>"Every time I read these threads, I wonder how Boy Scouts got to be 100 years old without electronics."
Jim and Joe: I'm with you. And not because I'm some Luddite who thinks synthetic bags and nylon tents were a bad idea. (Although my rule as a 17-year-old JASM and 18-year-old ASM was to remove one battery from all electronics. You brought, you carry it - it's useless now - and I'll return that one battery when we return to the school parking lot.)
But what are the over-arching goals of scouting, ideally? Independence, leadership, and new experiences.
I'm thinking a letter to all parents is in order.
- Around town, parents mostly cook the meals. On Scouting trips, boys cook their own food.
- At home if you're cold, you turn up the thermostat. On a camping trip, you put on a sweater or start a fire or get into your sleeping bag.
- Around town, in 2011, kids check in with their parents, electronically, several times day. On a Scout trip, they don't call or tweet or Facebook for a whole two days. And the parents act like any parent would have in 1997 - no news is good news.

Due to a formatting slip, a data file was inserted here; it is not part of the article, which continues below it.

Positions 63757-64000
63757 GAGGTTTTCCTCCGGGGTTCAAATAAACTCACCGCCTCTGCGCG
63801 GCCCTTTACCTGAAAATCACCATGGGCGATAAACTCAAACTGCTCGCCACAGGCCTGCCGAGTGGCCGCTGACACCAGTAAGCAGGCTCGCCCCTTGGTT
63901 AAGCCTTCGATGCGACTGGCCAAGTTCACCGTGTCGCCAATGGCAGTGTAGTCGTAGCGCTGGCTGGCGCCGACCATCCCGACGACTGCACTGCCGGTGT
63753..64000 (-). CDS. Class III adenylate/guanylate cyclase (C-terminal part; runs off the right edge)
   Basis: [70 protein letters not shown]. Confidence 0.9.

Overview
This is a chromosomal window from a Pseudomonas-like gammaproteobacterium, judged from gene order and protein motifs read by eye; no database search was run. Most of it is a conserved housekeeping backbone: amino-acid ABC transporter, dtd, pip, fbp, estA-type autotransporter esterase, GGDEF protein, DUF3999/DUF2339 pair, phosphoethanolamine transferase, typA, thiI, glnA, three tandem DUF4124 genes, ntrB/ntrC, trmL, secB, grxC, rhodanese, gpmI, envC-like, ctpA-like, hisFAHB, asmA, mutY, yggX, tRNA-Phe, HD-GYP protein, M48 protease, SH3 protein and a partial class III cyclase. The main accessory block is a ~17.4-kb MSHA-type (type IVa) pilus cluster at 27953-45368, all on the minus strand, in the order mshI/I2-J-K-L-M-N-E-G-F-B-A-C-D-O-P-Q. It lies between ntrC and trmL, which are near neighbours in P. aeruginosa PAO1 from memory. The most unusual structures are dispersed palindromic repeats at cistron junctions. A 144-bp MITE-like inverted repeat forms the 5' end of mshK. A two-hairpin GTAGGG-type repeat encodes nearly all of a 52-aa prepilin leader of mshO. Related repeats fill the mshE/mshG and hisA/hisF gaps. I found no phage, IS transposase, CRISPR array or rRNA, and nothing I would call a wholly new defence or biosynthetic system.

If you want Scouting trips to look just like the rest of their life, why go on Scouting trips?!?
Absolutely no Spot "OK" messages. Even with high functioning, more sophisicated people back home, no news somehow gets morphed into bad news. I've seen it happen. With helicopter parents, it would be a nightmare. So if someone brings a SPOT (I bring mine a lot of places), no parent can know about it or at least no one should offer to send "OK" signals.
Sat Phone? Because one valley doesn't have a 5 bars of cell signal? No, use the money to bring the grubby poor kid to a week of summer camp on a scholarship. Because you're pushing their limits on a remote trip and you want to increase the safety for overweight fathers who come along? Yeah, maybe. But NO daily updates. It's for broken bones (between your shoulders and your knees), core body temps above 104F or below 93F, heart attacks, and strokes.
My infant son died 14 miles from home while I was home with his toddler brother. If I'd known what was happening, I couldn't have effected the outcome. Everyone on the scene did everything they could.
Would the electronics change the outcome? No? Don't use them. Yes? Fine.
Are the electronics only to reassure neurotic parents? They'll just find new things to be neurotic about. Lay down the rules and let them spend their own money on a really good therapist. Have the Troop spend its money on better gear for kids/families who want that experience of being a little independent.